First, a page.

If you already took the ACT and/or SAT and want a better score, or if you still need to take it for college applications, taking the tests junior year is a great idea. It gives you time to study to earn the scores you need without being too rushed near college application deadlines.
The next ACT you can register for is on the February 11th. Deadline for that February exam is January 13th.
The next SAT is January 28th, and you have until December 30th to register.
3. Begin your scholarship search
It is NEVER too early to start your scholarship search to help pay for college. So start it. You can begin by finding your scholarship matches by creating a profile on Cappex.com.
4. Research and attend college fairs
While Cappex is a great place to learn about new colleges online, college fairs are a unique opportunity to learn about colleges and meet admissions people in person. Find out from your guidance counselor about college fairs occurring in your area, and make sure you attend!
What is on your to-do list before the new year?
Just like you (should) see a doctor every year to check up on your general health and make sure everything’s going swimmingly–and hopefully leave with an awesome sticker or lollipop–you should have a college-bound check up to make sure you’re on track with your college dreams.
For high school juniors, it’s coming down to crunch time. It may seem like you have all the time in the world to prepare for your college applications, but with all of your other responsibilities and school work, getting everything done in time for next fall’s deadlines requires that you help your future self out by starting to prepare now!
So, if you’re a high school junior with college goals, here are some important benchmarks you should make sure you hit during November:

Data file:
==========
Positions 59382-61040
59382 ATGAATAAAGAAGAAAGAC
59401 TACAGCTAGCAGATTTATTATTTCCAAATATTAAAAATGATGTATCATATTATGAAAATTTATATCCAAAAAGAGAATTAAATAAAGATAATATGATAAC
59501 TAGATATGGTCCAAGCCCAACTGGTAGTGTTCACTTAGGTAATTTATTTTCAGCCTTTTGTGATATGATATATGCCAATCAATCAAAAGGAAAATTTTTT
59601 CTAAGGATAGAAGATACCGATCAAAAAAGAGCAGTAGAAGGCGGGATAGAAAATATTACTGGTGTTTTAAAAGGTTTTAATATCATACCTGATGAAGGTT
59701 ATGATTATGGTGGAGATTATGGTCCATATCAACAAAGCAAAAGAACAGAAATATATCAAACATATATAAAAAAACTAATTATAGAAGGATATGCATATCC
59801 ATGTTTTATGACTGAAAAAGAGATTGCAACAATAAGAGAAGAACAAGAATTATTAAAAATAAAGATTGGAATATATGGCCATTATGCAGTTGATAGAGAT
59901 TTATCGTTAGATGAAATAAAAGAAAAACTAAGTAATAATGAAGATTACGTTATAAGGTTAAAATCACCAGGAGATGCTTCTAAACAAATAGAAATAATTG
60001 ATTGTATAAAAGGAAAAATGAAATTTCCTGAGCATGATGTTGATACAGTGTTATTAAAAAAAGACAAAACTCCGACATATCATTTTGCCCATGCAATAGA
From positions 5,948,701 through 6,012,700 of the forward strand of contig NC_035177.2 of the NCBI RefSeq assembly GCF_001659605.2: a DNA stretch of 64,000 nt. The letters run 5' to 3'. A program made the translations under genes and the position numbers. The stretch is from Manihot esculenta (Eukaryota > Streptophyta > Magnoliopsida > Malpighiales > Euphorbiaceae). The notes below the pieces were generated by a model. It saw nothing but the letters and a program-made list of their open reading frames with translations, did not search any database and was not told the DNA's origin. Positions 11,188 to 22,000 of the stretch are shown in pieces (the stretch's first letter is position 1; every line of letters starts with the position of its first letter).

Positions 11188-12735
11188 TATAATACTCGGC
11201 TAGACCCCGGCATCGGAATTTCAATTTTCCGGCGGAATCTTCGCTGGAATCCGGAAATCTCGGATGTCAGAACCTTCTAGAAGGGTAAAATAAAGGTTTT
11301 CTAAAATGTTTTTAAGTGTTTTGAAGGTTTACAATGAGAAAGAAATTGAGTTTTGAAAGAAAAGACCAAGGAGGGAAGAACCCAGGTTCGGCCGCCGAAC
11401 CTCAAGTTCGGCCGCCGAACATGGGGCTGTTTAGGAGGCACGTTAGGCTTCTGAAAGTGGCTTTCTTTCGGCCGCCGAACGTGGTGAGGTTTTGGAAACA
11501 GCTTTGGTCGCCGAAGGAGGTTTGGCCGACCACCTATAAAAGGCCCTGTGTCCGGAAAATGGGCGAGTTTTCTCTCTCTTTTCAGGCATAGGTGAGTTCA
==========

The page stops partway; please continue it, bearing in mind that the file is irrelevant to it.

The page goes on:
Meet with your guidance counselor
November of your junior year is a great time to meet with your school’s guidance or college counselor to discuss your goals and make sure you’re on track for high school graduation. Your counselor will not only be able to provide you with information for preparing for college, but they can also let you know what credits you still need to graduate and how you can make sure you will accomplish that. You don’t want to find out that you didn’t earn enough credits in fine arts the day before you walk across the stage at your graduation ceremony (remember when Zach Morris had to perform in the ballet recital in order to graduate from Bayside??? That was crazy!!!).
Prepare for testing
During your junior year, you should take time to study for the tests that apply to the school you want to go to. That may be the ACT, SAT, SAT II’s, etc. Whatever the appropriate tests are, give yourself enough time to study and then take the test over again if you did not earn the score you want.
The next registration for the SAT is today(!!!) for the December 3rd test. The next registration for the ACT isn’t until January 13th for the February test. See? It’s important to plan ahead.
Think about future recommendations
It’s still a bit early, but you should get the gears moving about which teachers/coaches/community members/employers you can ask for recommendations in the near future. You’re going to want to ask them as early as the end of your junior year. Also…it’s better to get thinking early on this because you might just realize you don’t have a good person in mind for a recommendation. If that’s the case, start forming a relationship with you teachers. Be active during class; stay after to further discuss what happened in class, etc.
Are you prepared? Or, do you have advice for juniors at this stage in the game? Leave a comment below!